8. FISHERMEN ARE A SUPERSTITIOUS BUNCH.
Fishing has long been rife with superstitions, many of which have been carried over to the competitive fishing world. The supposedly lucky practice of laying a kiss on your catch before releasing it into the water is thought to have originated with a TV personality. But not every superstition is quite as silly: other pros believe it’s bad luck to pump gas the morning of a tournament, a practice that might have some merit if you’re looking to keep gasoline odors from contaminating your lures.
9. THE FISH’S WELL-BEING IS A PRIORITY.
In most mainstream bass fishing competitions, sending the fish home relatively unharmed is a large part of the game. After the bass are caught, some competitors will transfer them to a “livewell” where they can flourish aboard the boat prior to being weighed by officials. Competitive anglers risk being heavily penalized for bringing back dead fish—in some cases these specimens won’t be considered at all.
10. A GOOD LURE CAN MAKE ALL THE DIFFERENCE.
Experience and skill level aren’t the only things that give winning anglers an advantage. When competing to reel in the biggest fish, most fishermen are betting on their choice of lure. Lures come in all different shapes, colors and sizes, and while most anglers have their favorites, a wide variety of baits have attracted prize-winning catches over the years. After an angler wins a famous competition using a particular model, that lure often experiences a spike in popularity among the fishing public.
11. AND NOT ALL LINES ARE CREATED EQUAL.
The “superline” revolution rocked the competitive bass fishing world after one pro scored a major victory at a 1993 invitational. He won with the help of a super-thin, super-strong line which was made from the same braided, high-tech synthetic material used in bulletproof vests. Several copycat brands flooded the market shortly afterwards.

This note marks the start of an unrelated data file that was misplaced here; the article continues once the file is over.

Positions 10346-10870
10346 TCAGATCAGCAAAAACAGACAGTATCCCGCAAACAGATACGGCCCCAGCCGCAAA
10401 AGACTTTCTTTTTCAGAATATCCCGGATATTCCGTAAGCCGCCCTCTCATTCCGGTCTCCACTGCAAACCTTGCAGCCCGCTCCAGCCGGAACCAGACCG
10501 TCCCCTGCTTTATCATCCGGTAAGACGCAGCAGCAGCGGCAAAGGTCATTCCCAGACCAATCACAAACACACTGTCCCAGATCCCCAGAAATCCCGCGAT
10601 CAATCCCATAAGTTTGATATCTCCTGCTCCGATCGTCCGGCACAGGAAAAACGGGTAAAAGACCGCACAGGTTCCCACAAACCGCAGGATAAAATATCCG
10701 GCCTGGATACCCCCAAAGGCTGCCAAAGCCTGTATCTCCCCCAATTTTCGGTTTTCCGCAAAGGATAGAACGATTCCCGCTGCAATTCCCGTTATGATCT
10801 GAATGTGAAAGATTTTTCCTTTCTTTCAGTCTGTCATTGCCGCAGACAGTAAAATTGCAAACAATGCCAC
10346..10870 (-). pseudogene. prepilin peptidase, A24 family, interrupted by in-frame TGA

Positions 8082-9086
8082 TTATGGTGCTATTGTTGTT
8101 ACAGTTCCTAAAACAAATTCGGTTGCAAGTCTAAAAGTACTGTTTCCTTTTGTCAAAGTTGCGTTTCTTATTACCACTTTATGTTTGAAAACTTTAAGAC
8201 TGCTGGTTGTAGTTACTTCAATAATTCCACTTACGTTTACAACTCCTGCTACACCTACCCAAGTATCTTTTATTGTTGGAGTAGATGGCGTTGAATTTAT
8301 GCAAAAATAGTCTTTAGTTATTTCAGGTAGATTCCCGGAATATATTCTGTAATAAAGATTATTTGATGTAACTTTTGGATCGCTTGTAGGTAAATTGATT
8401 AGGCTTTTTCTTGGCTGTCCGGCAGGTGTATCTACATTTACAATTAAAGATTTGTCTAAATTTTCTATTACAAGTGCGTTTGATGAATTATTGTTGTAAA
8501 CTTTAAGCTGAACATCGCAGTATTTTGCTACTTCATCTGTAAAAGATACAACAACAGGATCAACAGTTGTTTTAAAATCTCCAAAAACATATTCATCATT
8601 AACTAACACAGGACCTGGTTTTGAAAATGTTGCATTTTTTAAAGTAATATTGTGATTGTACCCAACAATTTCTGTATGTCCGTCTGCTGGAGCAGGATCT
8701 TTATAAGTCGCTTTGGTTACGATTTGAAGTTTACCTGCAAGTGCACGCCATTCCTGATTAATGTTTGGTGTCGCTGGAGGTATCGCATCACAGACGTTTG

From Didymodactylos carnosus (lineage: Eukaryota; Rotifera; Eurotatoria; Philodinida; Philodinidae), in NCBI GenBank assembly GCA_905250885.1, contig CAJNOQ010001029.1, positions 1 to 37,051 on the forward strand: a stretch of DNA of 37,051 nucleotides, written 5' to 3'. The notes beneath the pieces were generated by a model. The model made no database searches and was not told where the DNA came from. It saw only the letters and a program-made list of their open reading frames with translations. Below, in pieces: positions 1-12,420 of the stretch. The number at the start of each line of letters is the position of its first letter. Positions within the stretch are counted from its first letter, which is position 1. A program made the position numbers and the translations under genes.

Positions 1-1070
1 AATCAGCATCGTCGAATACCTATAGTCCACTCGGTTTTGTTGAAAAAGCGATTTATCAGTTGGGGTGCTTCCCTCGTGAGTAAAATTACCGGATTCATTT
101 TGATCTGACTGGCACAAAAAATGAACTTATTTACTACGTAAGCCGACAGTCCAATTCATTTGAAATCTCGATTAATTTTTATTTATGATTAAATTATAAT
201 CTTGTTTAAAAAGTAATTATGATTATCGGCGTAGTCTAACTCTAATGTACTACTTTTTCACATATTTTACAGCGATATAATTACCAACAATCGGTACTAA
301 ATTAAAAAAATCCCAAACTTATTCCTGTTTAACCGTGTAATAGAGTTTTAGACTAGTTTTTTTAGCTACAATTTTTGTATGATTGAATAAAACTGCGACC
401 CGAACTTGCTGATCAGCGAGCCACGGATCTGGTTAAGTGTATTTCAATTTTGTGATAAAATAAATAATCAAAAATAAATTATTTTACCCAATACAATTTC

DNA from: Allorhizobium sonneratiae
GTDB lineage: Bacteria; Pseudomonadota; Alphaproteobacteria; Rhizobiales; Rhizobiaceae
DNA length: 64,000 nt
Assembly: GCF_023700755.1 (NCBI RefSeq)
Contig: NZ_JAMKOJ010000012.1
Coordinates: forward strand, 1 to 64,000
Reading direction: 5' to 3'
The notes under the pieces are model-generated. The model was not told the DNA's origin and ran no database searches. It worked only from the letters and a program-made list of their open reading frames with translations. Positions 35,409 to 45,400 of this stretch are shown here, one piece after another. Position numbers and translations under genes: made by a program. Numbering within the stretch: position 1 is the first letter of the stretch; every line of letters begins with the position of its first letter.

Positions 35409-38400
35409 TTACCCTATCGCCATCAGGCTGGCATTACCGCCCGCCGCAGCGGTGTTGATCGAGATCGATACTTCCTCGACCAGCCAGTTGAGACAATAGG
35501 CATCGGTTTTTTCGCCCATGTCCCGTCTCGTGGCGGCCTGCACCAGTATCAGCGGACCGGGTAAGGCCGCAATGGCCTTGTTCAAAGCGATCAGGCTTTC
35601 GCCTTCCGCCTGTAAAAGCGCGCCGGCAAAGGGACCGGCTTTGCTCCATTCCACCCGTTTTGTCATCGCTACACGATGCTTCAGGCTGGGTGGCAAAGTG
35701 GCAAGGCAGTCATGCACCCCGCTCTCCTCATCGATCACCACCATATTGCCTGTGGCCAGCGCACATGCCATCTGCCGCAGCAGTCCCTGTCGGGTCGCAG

12. SOME COMPETITIONS TAKE PLACE ON ICE.
Every January on Minnesota’s Gull Lake, fishermen gather to take place in the largest ice fishing competition on Earth. The frozen lake is drilled with approximately 30,000 holes in order to reach the fish beneath the surface.
13. ANGLERS PROMOTE WILDLIFE CONSERVATION.
Conservationist attitudes have been a core component of competitive fishing since the sport’s beginnings. In 1970, one sports fishing organization filed lawsuits naming 200 polluters ranging from laundromats to major industries. The following year, the organization established a nonprofit group to fight water pollution and protect habitats.
14. THERE’S AN ENTIRE LIBRARY DEDICATED TO SPORT FISHING.
The E.K. Harry Library of Fishes in Dania Beach, Florida, is dedicated to preserving the history of sport fishing, and includes over 15,000 books, 2100 fishing videos, and 150 outdoor and fishing magazines dating back to the 1930s. It boasts a reputation as the largest library of its kind in the world.
15. THE FISHERMEN AREN’T ALL MEN.
For decades, women were banned from competing in bass fishing tournaments alongside male anglers. In 2005, one organization sponsored the first women’s pro tour, featuring 88 female boaters. In 2008, the first female angler qualified for the Bassmaster Classic.